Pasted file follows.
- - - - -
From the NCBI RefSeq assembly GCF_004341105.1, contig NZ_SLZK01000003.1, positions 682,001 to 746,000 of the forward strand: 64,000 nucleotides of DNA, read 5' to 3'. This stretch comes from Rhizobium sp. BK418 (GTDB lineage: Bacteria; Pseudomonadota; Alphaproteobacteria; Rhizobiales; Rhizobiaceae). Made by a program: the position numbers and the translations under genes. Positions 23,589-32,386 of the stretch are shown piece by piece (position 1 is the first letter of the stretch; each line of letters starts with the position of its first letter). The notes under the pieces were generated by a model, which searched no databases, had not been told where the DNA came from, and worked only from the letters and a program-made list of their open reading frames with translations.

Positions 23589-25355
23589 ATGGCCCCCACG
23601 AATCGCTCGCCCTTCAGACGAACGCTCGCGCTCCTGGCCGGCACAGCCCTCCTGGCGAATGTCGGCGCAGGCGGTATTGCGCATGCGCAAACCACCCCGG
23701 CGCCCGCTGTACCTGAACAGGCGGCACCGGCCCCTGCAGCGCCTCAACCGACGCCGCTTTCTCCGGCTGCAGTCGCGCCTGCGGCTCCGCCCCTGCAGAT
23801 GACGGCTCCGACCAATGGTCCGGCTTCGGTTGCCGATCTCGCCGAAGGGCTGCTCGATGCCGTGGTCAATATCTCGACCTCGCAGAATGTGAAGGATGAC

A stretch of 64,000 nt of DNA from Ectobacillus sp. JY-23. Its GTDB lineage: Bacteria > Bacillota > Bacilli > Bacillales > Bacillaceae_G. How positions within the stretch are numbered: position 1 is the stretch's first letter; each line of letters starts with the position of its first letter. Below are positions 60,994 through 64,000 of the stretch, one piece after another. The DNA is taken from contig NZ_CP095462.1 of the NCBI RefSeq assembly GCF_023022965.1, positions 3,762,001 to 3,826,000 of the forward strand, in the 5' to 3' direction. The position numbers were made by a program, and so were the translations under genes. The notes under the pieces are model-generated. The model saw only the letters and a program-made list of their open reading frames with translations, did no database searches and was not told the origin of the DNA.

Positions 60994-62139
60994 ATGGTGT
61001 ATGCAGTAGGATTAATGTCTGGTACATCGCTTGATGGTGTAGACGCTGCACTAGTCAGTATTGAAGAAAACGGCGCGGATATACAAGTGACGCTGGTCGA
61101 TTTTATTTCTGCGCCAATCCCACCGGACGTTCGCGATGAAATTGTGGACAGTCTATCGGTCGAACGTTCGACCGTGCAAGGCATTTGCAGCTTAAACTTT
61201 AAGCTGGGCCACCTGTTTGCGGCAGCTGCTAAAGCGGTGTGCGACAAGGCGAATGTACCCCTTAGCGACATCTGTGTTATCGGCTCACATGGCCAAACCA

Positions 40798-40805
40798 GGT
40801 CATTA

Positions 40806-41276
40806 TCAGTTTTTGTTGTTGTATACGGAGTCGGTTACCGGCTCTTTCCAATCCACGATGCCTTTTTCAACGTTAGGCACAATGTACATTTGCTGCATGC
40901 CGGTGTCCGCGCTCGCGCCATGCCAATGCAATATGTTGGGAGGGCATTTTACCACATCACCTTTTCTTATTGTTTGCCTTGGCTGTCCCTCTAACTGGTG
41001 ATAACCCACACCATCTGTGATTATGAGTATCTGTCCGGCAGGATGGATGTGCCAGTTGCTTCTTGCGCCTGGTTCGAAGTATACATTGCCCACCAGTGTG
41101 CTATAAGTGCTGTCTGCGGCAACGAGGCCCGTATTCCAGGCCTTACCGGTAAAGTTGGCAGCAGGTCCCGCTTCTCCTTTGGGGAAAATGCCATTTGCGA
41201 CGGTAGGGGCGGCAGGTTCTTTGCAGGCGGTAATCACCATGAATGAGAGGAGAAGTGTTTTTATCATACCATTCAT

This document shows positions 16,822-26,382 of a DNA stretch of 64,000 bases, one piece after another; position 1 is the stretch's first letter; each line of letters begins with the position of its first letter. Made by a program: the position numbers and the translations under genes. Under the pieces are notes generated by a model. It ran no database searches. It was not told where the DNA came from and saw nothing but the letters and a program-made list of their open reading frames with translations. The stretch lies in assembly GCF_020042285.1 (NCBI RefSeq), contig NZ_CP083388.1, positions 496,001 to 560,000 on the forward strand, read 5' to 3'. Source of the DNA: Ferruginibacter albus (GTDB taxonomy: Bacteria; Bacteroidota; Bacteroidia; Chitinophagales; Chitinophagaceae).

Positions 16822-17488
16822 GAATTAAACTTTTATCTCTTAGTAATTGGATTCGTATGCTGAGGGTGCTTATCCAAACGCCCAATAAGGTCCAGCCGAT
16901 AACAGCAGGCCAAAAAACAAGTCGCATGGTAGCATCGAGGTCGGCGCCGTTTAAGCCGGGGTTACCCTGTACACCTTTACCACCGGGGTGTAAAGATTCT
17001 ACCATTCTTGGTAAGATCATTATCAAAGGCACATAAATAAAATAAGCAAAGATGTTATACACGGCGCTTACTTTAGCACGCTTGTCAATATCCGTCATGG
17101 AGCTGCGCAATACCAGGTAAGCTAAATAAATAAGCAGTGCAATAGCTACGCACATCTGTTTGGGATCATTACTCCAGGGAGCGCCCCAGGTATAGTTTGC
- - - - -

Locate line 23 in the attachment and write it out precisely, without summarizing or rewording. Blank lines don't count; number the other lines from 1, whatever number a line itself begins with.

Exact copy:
Positions 16822-17488